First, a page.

It’s 11:00 and it’s past my bedtime, so I’ll be doing part two of the covenant tomorrow.
Yesterday James asked me what the day was. I casually replied “um Wednesday the 12th.” He corrected himself and said “no what day of Holy Week?” So I said “yeah, it’s just Wednesday.”
But that’s not really true. Because a whole bunch of stuff went down during Holy Week. That’s how Jesus went from being the hero to being given the death penalty in the span of 6 days.
So let’s look at what happened Monday, Tuesday and Wednesday between Palm Sunday and Maundy Thursday.
Jesus enters the city of Jerusalem on a donkey in Matthew 21:1. Scroll down the page a bit and we see that Jesus doesn’t waste any time on frivolities. He heads straight to the temple and starts knocking stuff over and being a smart ass to the chief priests and elders. Then he leaves town to go sleep somewhere less crowded. End of Sunday.
Monday morning, Jesus wakes up, and like most of us is dragging trying to get to work. Just kidding he probably wasn’t, but the Bible does tell us in Matthew 21:18 that he was HANGRY. He’s so hangry that he curses a fig tree and it eventually shrivels up and dies. So Monday is off to a rough start right from the get go. Then he mouths off to the chief priests and elders again by telling stories about prostitutes and how they will all be destroyed. Matthew 21:45-46 tells us that the “chief priests and the Pharisees heard the parable, they knew Jesus was talking about them. They were trying to arrest him, but they feared the crowds, who thought he was a prophet.”
Jesus then starts speaking in parables again and making the religious leaders super mad while bringing hope to the poor common Jews. He’s just about to pack it in when the disciples begin to point out all the cool buildings that are part of the temple. That’s when Jesus drops the big one. All those buildings? They’ll amount to nothing. This holy building that was built exactly how God commanded by King David and is a central part of your faith? Yeah, none of it will be around for much longer.
Because at the end of the day, if the church is a buldong full of corrupt politics and people stuck in the past, it’s not work standing.
Jesus has been in town less than 24 hours (one chapter with 46 verses) and they already want him gone. That’s pretty impressive. When I ruffle feathers of stuffy church folks, I don’t usually feel bad because I remember this about Jesus: he came to shake up the world and people hated him for it. That always makes me feel better.
Jesus then goes into an amazing, lengthy lesson on what the kingdom of God is really like, using language that his devoted (but uneducated) disciples can understand. It begins in Matthew 24 and ends at the bottom of chapter 25. Jesus knows he’s about to die. He’s telling his disciples as much in this lesson. In these last few days Jesus is doing his best to cram as much information into the disciples minds as humanly possible so that they will be fully equipped to carry out his message after he is gone.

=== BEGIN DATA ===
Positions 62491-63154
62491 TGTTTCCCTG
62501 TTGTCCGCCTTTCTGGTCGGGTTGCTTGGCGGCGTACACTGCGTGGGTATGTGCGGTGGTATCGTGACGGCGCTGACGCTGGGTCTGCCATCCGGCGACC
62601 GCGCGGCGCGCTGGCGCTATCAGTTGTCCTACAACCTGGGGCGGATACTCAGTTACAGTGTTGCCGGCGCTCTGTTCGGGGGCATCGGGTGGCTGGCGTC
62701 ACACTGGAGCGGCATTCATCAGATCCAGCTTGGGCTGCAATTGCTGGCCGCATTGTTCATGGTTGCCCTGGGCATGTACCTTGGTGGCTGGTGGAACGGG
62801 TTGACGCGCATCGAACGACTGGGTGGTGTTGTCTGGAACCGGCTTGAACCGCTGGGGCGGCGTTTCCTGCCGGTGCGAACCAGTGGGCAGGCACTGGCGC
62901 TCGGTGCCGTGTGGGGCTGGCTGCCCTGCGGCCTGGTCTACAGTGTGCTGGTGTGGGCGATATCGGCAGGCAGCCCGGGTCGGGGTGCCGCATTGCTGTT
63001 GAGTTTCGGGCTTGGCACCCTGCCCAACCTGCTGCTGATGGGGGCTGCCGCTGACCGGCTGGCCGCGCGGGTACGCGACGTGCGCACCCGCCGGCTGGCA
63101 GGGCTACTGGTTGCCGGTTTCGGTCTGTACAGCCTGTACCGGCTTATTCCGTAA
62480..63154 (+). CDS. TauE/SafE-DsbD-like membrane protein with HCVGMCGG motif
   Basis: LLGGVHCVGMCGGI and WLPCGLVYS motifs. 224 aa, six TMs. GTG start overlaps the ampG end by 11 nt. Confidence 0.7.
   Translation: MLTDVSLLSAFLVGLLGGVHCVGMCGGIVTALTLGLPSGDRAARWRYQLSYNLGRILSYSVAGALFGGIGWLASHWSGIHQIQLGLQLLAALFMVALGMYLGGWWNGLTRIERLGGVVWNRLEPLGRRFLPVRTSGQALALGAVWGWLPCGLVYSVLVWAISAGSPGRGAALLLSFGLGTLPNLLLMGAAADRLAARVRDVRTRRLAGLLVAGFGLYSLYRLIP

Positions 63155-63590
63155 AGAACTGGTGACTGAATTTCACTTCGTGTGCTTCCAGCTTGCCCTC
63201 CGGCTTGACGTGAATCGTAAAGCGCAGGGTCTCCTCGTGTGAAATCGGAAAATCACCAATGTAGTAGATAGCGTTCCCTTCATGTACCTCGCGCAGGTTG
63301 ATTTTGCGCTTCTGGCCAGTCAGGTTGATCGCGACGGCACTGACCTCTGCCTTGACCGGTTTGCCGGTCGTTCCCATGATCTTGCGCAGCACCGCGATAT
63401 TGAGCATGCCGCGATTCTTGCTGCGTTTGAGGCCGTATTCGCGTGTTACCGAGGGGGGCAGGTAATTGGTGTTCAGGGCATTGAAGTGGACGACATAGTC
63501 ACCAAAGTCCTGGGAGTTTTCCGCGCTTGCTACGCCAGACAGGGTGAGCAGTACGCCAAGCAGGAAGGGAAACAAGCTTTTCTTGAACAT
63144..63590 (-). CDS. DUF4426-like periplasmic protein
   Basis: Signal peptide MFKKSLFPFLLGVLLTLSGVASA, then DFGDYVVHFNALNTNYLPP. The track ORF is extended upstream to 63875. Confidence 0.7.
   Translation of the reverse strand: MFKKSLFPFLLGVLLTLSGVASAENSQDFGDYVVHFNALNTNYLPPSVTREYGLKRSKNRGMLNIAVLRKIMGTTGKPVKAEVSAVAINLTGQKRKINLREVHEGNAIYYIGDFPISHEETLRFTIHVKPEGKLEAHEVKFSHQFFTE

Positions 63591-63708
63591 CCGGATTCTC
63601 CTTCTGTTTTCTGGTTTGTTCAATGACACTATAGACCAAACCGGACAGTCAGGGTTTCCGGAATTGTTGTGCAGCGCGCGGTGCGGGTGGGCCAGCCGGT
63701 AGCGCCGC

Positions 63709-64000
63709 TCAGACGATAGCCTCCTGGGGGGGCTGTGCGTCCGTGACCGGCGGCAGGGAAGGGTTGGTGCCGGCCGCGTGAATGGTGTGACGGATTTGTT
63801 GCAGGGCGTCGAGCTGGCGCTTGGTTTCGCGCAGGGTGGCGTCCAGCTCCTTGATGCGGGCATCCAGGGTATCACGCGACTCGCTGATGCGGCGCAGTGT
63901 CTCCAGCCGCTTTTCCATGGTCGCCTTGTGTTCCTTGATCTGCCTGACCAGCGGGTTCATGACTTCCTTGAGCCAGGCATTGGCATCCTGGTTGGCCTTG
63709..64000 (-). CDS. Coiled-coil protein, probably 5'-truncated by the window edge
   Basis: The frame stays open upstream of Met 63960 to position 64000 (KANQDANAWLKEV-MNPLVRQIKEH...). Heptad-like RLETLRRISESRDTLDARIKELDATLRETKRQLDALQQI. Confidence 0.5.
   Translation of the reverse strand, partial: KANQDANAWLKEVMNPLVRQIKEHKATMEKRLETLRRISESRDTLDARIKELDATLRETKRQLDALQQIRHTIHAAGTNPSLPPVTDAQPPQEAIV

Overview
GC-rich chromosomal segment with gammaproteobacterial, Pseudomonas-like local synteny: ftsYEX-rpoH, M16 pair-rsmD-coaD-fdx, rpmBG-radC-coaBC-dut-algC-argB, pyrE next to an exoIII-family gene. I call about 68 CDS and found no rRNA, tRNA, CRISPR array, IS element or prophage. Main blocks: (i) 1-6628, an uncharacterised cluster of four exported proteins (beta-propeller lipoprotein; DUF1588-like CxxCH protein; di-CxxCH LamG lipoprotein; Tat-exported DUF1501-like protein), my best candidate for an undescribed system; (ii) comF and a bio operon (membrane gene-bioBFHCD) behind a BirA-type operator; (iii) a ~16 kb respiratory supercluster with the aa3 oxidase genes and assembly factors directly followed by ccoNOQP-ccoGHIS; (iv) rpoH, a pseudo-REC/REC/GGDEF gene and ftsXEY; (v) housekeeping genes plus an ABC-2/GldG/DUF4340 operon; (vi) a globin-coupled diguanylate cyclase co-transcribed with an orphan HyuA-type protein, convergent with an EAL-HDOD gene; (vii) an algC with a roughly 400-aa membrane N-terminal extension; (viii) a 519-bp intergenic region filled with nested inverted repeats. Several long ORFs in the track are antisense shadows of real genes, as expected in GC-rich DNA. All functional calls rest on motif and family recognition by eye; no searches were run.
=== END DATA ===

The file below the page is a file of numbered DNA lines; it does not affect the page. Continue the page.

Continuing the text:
In Matthew 26, the reader learns that Judas agrees to betray Jesus and turn him over to chief priests and elders, information that is unknown to the rest of the members of the story. Like when you know the bad guy is in the house and you yell at the screen for the girl to not go in the house. She can’t hear you. We are let in on the literary secret.
Another interesting part of the Holy Week journey is the story of the anointing of Jesus in chapter 26.
“Now while Jesus was at Bethany in the house of Simon the leper, a woman came to him with an alabaster jar of very costly ointment, and she poured it on his head as he sat at the table. But when the disciples saw it, they were angry and said, ‘Why this waste? For this ointment could have been sold for a large sum, and the money given to the poor.’ But Jesus, aware of this, said to them, ‘Why do you trouble the woman? She has performed a good service for me. For you always have the poor with you, but you will not always have me. By pouring this ointment on my body she has prepared me for burial. Truly I tell you, wherever this good news is proclaimed in the whole world, what she has done will be told in remembrance of her.’”
So a strange woman (probably a prostitute) walks into a strange house (Simon was a leper. You didn’t go near lepers. Also lepers didn’t have homes. Simon is a really interesting character.) and begins to just pour expensive oil on Jesus and he’s just like “yeah this is normal.” Not only is this a weird story, but variations of it appear in all four gospels. Rachel Held Evens writes a brilliant article about this story on her blog. Read it by clicking here.
Which brings us to Maundy Thursday. The last supper. The final meal. The last time all 13 of them would ever be together.
This is the time when Jesus officially begins the end. He establishes his new covenant and serves his brothers, not as their lord or teacher, but as their equal.
Tomorrow we’ll talk more about it and the events of Good Friday.
Goodnight everyone. Peace be with you.
Here’s a photo I quickly snapped at my life group’s house church Last Supper worship. It was incredibly beautiful and I loved every moment of it.
I took it and am sharing it without any permission. Because I can because you love me 😊